PITTSBURG —  Domestic violence has no place in our community. 

“I don’t believe it belongs anywhere for that matter,” said Sylvia Fultz, Safehouse Crisis Center victim and child advocate. “This is the community in which we live and there is a lot of that here. “We go to work each and every day for these women to help better educate them that it’s not okay, because a lot of times they fall into that trap and that’s just life and that’s just the way it’s supposed to be.” 

According to a release from Safehouse Crisis Center, one in three women and one in four men are victims of some sort of physical violence by an intimate partner in their lifetime. 

On Tuesday at the All Aboard Foundation Center, Safehouse hosted an event to mark the beginning of Domestic Violence Awareness Month. For the second year, the center is hosting Purple Light Nights, a national month-long campaign dedicated to aid in the reduction of violence and raise awareness of domestic violence. The campaign was created in Covington, Washington in 2007 and now reaches internationally.

“We found this campaign and the Downtown Advisory Board, the city of Pittsburg and many businesses and supporters have been really great in keeping this going,” said Ali Smith, Safehouse Crisis Center prevention education specialist. “This is not just to raise awareness, but to also make that statement that domestic violence has no place here and if we do see it that we will react and respond to it in an appropriate manner.”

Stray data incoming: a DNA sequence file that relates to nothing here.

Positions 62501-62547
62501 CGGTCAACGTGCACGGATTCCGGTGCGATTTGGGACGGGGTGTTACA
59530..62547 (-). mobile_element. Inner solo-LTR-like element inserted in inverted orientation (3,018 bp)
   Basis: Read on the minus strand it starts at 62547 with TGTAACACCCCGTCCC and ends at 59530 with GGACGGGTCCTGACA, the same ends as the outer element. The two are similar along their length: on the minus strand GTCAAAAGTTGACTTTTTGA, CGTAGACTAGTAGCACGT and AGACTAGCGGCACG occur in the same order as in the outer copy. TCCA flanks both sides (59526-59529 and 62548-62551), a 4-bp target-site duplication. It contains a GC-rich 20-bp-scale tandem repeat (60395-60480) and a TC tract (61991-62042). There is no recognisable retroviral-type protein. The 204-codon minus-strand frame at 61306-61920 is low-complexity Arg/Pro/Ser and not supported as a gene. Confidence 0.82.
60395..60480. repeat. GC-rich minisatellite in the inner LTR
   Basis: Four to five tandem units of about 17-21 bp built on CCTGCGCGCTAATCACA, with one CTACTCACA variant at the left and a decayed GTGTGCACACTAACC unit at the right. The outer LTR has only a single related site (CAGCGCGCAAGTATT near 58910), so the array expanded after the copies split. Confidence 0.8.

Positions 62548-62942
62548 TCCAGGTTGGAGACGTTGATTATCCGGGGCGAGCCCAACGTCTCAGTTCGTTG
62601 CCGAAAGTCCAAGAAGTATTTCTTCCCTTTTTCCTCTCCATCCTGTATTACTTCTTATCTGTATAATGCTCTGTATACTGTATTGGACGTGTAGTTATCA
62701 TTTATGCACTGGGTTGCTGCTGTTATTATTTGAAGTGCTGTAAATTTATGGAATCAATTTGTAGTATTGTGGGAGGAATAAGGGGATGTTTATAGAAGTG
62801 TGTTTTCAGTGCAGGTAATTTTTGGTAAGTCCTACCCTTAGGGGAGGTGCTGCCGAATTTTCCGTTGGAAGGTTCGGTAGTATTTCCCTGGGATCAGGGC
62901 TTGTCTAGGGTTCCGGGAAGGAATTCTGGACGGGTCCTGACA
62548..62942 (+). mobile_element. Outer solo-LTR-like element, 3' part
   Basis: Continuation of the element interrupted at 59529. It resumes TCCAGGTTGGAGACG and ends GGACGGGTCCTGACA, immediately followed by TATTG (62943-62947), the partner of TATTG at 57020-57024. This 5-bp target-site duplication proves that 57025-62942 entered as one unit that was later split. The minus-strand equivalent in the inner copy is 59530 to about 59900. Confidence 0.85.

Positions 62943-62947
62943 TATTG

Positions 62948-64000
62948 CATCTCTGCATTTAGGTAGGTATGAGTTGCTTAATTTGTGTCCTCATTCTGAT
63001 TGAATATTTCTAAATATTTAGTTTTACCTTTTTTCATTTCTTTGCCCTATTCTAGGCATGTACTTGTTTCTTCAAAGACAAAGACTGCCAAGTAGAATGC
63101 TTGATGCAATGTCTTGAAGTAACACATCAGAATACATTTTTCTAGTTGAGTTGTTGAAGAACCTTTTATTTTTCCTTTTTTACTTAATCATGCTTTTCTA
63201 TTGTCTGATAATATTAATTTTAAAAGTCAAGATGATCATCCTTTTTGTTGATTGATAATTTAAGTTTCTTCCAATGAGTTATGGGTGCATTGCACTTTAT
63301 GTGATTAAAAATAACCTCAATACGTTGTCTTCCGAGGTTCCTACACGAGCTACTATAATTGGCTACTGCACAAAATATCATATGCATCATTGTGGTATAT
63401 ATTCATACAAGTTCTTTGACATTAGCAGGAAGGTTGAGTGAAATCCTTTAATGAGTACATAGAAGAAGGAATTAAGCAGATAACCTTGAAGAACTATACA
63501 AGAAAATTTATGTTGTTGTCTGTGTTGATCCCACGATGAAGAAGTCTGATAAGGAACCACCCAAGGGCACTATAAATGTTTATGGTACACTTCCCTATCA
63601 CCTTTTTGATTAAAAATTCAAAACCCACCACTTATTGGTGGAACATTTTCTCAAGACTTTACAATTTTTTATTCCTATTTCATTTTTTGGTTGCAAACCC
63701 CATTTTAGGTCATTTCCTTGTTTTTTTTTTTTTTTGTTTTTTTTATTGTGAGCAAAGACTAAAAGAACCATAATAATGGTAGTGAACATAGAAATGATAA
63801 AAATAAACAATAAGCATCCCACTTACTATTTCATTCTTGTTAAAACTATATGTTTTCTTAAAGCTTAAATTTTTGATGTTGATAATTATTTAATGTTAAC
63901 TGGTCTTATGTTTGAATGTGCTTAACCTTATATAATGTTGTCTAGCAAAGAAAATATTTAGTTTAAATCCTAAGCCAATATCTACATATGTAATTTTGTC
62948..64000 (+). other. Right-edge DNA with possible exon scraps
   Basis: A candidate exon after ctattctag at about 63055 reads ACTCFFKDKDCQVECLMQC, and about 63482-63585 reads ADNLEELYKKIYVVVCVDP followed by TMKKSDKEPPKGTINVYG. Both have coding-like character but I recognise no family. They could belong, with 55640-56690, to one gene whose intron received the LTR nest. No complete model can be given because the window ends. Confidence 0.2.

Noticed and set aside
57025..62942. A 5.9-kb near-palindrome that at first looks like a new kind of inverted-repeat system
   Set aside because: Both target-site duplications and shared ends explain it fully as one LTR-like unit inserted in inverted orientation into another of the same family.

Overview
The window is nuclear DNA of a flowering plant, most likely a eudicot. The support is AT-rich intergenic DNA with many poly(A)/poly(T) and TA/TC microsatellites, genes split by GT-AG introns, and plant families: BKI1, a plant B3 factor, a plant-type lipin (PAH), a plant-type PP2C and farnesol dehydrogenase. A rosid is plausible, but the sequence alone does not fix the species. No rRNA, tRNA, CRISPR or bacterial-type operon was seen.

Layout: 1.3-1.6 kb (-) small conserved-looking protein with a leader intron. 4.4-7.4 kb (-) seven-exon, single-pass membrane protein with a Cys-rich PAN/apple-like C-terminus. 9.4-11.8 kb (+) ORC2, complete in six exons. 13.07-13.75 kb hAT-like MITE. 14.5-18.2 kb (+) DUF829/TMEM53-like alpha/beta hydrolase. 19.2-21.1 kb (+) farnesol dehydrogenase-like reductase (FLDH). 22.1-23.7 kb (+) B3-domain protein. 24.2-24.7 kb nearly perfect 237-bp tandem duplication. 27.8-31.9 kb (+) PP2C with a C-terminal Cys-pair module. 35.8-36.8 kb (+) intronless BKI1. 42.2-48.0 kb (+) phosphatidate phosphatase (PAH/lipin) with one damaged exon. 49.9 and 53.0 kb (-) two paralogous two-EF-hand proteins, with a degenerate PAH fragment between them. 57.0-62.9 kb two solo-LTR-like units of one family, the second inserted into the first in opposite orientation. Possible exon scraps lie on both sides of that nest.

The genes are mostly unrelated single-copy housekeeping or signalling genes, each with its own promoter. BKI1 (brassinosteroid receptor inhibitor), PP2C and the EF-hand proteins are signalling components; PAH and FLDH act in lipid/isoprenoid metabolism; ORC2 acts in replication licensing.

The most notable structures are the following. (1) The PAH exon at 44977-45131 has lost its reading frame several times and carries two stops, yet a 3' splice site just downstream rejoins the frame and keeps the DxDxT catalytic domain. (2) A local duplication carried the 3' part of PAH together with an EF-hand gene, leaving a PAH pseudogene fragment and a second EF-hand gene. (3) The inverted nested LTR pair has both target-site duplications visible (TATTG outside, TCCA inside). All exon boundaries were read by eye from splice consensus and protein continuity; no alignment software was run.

In the Downtown Pittsburg area, residents may notice the purple lights wrapped around trees and in business store fronts. 

“Those are representations of community members saying that domestic violence has no place in our community,” Smith said. 

People may also notice the purple ribbon pins or stickers worn by various people in the community, including Crawford County Sheriff deputies. 

“That is our way of supporting domestic awareness month,” Crawford County Sheriff Danny Smith said. 

According to the sheriff, law enforcement see the side of domestic violence many people in the community don’t see and with the help of partnerships between various agencies — including Safehouse — everyone does what they can to help and inform victims of domestic violence. 

“There’s partnerships throughout the whole thing,” he said. “We’re a part of it, but just like all of the work they [Safehouse] are doing, these partnerships are vital for anybody who is in a domestic situation … if we can help support that awareness, I can tell you on our side of it, we would love to see less and less domestic violence in our county.” 

People can learn more about upcoming Safehouse Crisis Center events and training on its Facebook page at Safehouse Crisis Center, Inc.